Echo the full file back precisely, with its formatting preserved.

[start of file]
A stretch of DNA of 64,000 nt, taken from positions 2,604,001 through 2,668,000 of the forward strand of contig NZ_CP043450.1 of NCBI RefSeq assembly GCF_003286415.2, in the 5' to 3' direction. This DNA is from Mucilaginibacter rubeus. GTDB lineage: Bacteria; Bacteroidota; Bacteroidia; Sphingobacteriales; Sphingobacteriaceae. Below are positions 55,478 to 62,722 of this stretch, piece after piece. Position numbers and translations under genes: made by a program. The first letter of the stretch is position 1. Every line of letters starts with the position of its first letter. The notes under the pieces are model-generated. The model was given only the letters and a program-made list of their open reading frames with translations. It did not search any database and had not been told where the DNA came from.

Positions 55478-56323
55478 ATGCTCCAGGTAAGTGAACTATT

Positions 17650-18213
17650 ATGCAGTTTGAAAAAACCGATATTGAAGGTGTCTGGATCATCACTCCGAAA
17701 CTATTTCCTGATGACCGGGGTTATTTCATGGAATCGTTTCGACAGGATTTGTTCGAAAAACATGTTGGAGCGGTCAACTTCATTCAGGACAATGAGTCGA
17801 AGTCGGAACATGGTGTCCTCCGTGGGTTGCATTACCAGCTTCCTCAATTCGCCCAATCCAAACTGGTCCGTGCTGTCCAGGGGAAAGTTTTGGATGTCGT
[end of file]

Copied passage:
A stretch of DNA of 64,000 nt, taken from positions 2,604,001 through 2,668,000 of the forward strand of contig NZ_CP043450.1 of NCBI RefSeq assembly GCF_003286415.2, in the 5' to 3' direction. This DNA is from Mucilaginibacter rubeus. GTDB lineage: Bacteria; Bacteroidota; Bacteroidia; Sphingobacteriales; Sphingobacteriaceae. Below are positions 55,478 to 62,722 of this stretch, piece after piece. Position numbers and translations under genes: made by a program. The first letter of the stretch is position 1. Every line of letters starts with the position of its first letter. The notes under the pieces are model-generated. The model was given only the letters and a program-made list of their open reading frames with translations. It did not search any database and had not been told where the DNA came from.

Positions 55478-56323
55478 ATGCTCCAGGTAAGTGAACTATT

Positions 17650-18213
17650 ATGCAGTTTGAAAAAACCGATATTGAAGGTGTCTGGATCATCACTCCGAAA
17701 CTATTTCCTGATGACCGGGGTTATTTCATGGAATCGTTTCGACAGGATTTGTTCGAAAAACATGTTGGAGCGGTCAACTTCATTCAGGACAATGAGTCGA
17801 AGTCGGAACATGGTGTCCTCCGTGGGTTGCATTACCAGCTTCCTCAATTCGCCCAATCCAAACTGGTCCGTGCTGTCCAGGGGAAAGTTTTGGATGTCGT